Akemi's Anime World

Akemi’s Anime Blog AAW Blog

Enjoying it again for the first time

[Editor's note: this wasn't originally mentioned, but this post is the first by reviewer Matt "Legion" McClellan. The writer's name is always up there in the post header, but until now it's always been the same one.]

I’m quite fond of the original Fullmetal Alchemist anime. It’s got a great story, memorable characters and relationships and a lot more depth than other shows of it’s ilk. It’s well animated, funny, but also tense and engaging, with a solid and satisfying conclusion.

Why then, do we need another one? As is often the case a popular manga was adapted for television before the original author, in this case Hiromu Arakawa, was done his story. The series was catching up to it’s manga counterpart and therefore had to diverge. The first 26 episodes are fairly close to the manga but script writer Sho Aikawa took the storylines in a different direction.

This is quite common, but perhaps due to the show’s popularity at home and abroad, something rare has happened: it’s getting a do-over. Fullmetal Alchemist: Brotherhood is intended to faithfully adapt Arakawa’s manga, with both the manga and anime concluding around the same time. Is this necessary? Given that the original show does not feel lacking or hampered in any way, maybe not. But is it welcomed? After 13 episodes I’m going to say yes, it’s very welcome.

The first 13 episodes of Brotherhood cover the same material as the first 26 episodes of the original show. This has proved to be interesting to watch. The slower buildup of the original made some of the plot points resonate deeper than Brotherhood, such as a likable supporting character’s death. However, the pacing in Brotherhood has been very good and nothing feels lost or skimmed over. The story of Ed and Al and their quest is still highly engaging and the results of their attempt to bring back their mother are as chilling as ever.

The visual aspects are similar yet slightly expanded and modernized on the original’s aesthetics due to the 16:9 framing and extra resolution. The show looks great and even if the resolution isn’t technically at high definition levels the animation is nice and fluid. I’m willing to take sub-HD resolutions with nice animation over 720p resolution with awkward animation any day. While Brotherhood is the technically superior production, there are elements of the original that I prefer. Both series have a wide range of amusing facial expressions and comically deformed moments, but I personally think the original may have handled these aspects with a bit more panache. Brotherhood’s comedic animations and visual jokes feel a little more typical (such as a giant arrow pointing at an empty space where a character or important object just was). Brotherhood still has a sharp sense of comedic timing and many fans probably prefer its visual humor.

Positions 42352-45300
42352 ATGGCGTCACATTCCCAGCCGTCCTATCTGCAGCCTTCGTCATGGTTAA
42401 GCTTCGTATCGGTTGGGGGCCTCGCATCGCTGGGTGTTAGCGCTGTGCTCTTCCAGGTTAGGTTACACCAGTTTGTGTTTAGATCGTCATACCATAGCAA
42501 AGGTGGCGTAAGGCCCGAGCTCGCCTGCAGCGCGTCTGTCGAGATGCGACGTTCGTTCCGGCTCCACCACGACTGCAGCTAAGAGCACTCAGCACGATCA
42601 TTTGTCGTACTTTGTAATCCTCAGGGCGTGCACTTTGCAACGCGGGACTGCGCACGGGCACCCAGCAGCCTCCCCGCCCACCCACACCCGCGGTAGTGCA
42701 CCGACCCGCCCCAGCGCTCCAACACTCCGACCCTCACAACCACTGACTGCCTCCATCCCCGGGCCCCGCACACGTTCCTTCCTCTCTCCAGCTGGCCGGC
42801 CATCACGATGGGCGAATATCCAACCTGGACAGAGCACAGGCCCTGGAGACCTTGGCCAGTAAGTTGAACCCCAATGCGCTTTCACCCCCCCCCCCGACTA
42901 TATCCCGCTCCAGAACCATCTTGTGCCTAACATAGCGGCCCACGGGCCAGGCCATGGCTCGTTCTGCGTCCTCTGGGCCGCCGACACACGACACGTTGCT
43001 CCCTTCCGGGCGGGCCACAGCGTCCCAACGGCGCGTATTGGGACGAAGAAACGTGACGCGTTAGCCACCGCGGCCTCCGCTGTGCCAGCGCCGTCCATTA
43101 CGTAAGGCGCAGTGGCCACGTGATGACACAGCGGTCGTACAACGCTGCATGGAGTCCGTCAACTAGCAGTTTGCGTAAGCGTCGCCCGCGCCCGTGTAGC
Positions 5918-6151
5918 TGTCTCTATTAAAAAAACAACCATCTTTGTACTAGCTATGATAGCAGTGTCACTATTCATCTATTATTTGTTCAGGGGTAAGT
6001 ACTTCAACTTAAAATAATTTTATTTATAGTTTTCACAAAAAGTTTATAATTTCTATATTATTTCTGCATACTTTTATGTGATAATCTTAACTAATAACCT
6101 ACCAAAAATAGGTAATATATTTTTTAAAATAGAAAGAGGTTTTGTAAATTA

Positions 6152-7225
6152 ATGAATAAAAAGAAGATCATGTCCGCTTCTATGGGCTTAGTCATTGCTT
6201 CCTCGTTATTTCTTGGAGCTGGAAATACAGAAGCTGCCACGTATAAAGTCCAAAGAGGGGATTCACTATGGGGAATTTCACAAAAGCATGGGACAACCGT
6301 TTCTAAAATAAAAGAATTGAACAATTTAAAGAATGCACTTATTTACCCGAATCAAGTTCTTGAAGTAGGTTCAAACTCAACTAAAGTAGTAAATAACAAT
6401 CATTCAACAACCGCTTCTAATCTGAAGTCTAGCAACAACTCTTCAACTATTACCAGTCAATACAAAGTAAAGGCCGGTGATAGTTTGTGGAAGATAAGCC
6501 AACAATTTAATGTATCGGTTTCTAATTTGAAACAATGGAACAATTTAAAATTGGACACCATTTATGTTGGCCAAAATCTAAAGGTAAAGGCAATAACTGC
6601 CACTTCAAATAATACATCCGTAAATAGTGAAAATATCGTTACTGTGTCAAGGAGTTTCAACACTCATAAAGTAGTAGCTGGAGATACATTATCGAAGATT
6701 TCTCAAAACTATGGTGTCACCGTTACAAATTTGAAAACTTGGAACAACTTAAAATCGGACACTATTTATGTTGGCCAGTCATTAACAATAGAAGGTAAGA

Great characters call for great acting, and this is a franchise I’m currently more familiar with in English than Japanese. The original voice cast retains Romi Park and Rie Kugiyama as Ed and Al but the majority of the supporting characters are recast. FUNimation was more diligent in it’s casting; although Al has a new voice as Aaron Dismuke has long since hit puberty Vic Mignogna is clearly just thrilled to be playing Ed again and most of the supporting cast from the original series reprise their characters for Brotherhood. I’ll surely re-watch both series in the original Japanese some day, but I imagine the voice changes will be more jarring when I do.

Now that I’ve got the first 13 down, Brotherhood is entering new territory: new characters, new storylines, all leading to a different conclusion. I can’t wait to get into the new material but I’ve still enjoyed re-visiting the story covered in the original show. I wouldn’t recommend skipping the first 13 to get straight to the new material, either. There are moments and plot points not seen in the first half of the original run that feel like they may be giving context to the different path Brotherhood is taking.

Fullmetal Alchemist is just good anime. When I finish a really good show, a part of me can’t help but feel sad that it’s over. Brotherhood isn’t the same as continuing where the previous left off, but it’s great to be getting re-acquainted with the Elric brothers and their tale again. I’m quite willing to spend more time in their world, even if it’s from square-one.